The moon can be a sensitive subject. It is a very bright subject compared to the rest of the night sky. It's also a moving subject, and it's moving just so fast that it can be problematic. The luminosity changes depending on the time of the month. If you want to capture other elements in a scene with the moon, exposure can get quite complicated.
The above picture was taken last November 8th around 7pm … a fairly new moon. It was shot on a Canon EOS 450D with the Canon EF 100-400mm L-series lens at 400mm, 1: 7.1 and ISO 800 for half a second. This exposure time was necessary to expose the clouds so far that a silhouette of the tree tops in the foreground is created and the moon itself is not overexposed. It was a pretty tricky shot, and in the end the crescent moon got a little overexposed.
Determining which settings to use is reduced to two things. How I wanted to compose my scene and how much time I had to record. At 400mm, the moon's movement across the sky is pretty much elevated, and you have at most about 0.8 to 1 second before this movement blurs details. I wanted to stay out long enough that the clouds that covered the moon were bright enough to show silhouettes of the treetops. I also wanted to get some light from the earth on the dark part (a wish that really urged him … and in the end I chose an exposure that was a bit too high in this case than 1 / 4-1 / 6th of a second it probably was better, or maybe ISO 400 rather than ISO 800.)
There is not a single correct set of exposure settings that always correctly expose the moon. Its luminosity depends on a number of factors, notably its phase, its position in the sky and what exactly you want to expose (ie only the moon or the moon with some light from the earth). Here is a table of the basic exposure for digital cameras: Assuming an aperture of 1: 8, based on some of my experience (note that the difference between the individual phases is not exactly an aperture, the scale is slightly distorted when the full moon is reached ):
Base Aperture: f/8 ISO | Crescent | Quarter | Half | Gibbous | Full Moon | ------------------------------------------------------------- 100 | 1/2 | 1/4 | 1/8 | 1/15 | 1/30 | 200 | 1/4 | 1/8 | 1/15 | 1/30 | 1/60 | 400 | 1/8 | 1/15 | 1/30 | 1/60 | 1/125 | 800 | 1/15 | 1/30 | 1/60 | 1/125 | 1/160 | 1600 | 1/30 | 1/60 | 1/125 | 1/160 | 1/300 |
This table makes it easy to extrapolate for special scenarios. If you want a little earth light, you want to expose longer. I would say that for a hint of earth glow, an exposure of around 0.8-1 seconds is required. As a result, the illuminated part of the moon is often blown out, so that it can only really be realized with a crescent moon.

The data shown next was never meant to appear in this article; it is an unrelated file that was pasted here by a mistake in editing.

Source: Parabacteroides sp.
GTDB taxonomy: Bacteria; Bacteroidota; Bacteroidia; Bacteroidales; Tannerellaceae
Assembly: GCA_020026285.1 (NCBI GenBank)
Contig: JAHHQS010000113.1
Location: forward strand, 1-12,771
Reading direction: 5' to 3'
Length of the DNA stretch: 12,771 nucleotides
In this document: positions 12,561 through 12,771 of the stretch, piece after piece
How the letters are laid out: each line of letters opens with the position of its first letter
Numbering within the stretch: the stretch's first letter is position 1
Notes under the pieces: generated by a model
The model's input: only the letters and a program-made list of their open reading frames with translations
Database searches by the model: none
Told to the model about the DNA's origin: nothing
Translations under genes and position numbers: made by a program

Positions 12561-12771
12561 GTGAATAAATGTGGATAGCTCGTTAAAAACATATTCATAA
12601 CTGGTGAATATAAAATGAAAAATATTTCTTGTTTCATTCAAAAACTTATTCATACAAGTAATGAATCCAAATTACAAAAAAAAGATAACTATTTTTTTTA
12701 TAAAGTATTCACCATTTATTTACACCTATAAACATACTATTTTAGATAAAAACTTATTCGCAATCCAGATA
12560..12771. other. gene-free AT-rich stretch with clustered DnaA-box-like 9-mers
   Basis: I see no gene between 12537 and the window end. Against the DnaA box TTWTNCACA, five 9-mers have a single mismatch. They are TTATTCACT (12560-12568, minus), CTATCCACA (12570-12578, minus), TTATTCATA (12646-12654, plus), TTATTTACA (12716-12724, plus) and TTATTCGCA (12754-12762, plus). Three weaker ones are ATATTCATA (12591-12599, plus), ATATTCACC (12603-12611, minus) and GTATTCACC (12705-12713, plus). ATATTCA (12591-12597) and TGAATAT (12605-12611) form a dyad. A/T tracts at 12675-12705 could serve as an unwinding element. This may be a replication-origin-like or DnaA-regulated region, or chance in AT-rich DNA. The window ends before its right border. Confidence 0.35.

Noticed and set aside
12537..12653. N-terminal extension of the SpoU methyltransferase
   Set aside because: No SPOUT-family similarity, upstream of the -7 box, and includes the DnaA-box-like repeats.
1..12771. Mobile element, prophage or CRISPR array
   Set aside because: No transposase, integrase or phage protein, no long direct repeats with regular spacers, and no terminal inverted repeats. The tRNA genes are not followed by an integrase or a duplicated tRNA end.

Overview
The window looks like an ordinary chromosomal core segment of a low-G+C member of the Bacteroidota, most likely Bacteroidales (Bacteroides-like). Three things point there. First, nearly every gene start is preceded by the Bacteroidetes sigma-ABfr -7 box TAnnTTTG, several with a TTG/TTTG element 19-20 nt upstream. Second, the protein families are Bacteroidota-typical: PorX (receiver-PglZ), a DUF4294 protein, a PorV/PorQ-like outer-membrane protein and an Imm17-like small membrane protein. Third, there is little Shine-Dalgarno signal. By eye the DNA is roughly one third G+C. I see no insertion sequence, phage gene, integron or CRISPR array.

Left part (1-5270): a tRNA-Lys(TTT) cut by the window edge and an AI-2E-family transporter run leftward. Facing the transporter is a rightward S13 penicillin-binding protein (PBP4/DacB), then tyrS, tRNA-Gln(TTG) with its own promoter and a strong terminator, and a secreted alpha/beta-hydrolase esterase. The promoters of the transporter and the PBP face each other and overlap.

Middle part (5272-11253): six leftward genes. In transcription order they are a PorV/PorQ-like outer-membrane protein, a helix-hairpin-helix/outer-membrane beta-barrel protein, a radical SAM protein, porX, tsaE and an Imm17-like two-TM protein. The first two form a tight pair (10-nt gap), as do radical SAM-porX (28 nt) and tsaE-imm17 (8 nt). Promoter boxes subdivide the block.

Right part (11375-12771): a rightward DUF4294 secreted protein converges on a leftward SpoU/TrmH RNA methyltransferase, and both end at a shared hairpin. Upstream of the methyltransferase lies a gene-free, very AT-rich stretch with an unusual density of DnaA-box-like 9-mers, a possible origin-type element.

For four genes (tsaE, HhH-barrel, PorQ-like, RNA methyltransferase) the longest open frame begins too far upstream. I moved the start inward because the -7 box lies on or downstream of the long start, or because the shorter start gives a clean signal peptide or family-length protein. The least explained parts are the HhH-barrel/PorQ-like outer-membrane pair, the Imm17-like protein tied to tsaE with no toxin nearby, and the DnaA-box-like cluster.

If you want to capture foreground details, you usually also need an exposure time of around 1s for silhouettes or longer for everything else (usually you want double exposure … one for the moon, one for the foreground.)
Blue moons, orange moons in the crescent that hang just above the horizon, etc. are darker than a white moon in the middle of the sky. To compensate, slightly longer exposures are required, possibly by one or two stops. However, when it comes to exposing the full moon, the opposite is the case … shorter exposures to a stop may be required.
To capture the full moon near the horizon with this orange sheen, you should probably use the following:
ISO 200, f / 8, 1 / 40-1 / 50s
Compensate for all other composition factors as needed.
I've been photographing the moon a lot lately. After taking numerous pictures of the moon in its crescent, half, gibbous and full phases during the eclipses and the perigee, I think it is important to make an important note:
The moon does it Not follow one
specific pattern and there are in
In the end there are only a few rules that you can follow
make a good exposure. The table
above is a good base and can work
as a starting point, however, as you
Extend your efforts and aim more
dramatic lunar landscapes that expose the moon
is similar to uncovering something else:
You have to get a feel for it.
Below is a link to a small video I've worked on, a composition of some of my moon photos and time-lapse videos taken in the past six months:
Time for another update. Given my working week and the time I have to work on my house in one way or another in daylight, most of my recent photography was from the moon. My previous update applies, but I've learned another useful knowledge of moon photography. The moon is a bright, white object. Outside of the crescent phase, it is possible to shift the exposure VERY far without actually overexposing it, although it may appear overexposed in the live view of a camera. (Note: the histogram is not particularly useful when photographing the moon, so use it sparingly and only as a basic guideline.) To demonstrate what can be done with moon exposure, here are some images of the same exposure … one original and one automatically corrected and one set manually in Lightroom:
"Auto-Tone" in Lightroom:
- Exposure -> -0.05
- Recovery -> 1
- Fill light -> 50
- Blacks -> 0
Manually optimized for the best details in Lightroom:
- Exposure -> -2
- Blacks -> 100
- Contrast -> 50
- Highlights -> +51
- Lights -> -12
- Dark -> -14
- Shadow -> -44
- Sharpen -> 78
The original photo was pushed as far as possible into the camera so that it appeared in the live view of my 450D as an almost uniform white disc. Lightroom's histogram function, which indicates overexposure, shows the following for the original image above:
From the manually optimized image, you can see that the only "actual" overexposure is a small spot just above the Tycho crater (light spot surrounded by a very light gray with no details missing). Do not be afraid of exposure increase. They capture more details with less noise, and corrections during post-processing are fairly simple. While it doesn't look like much in the camera, the level of detail that you can extract from a bright white disc can be astonishing.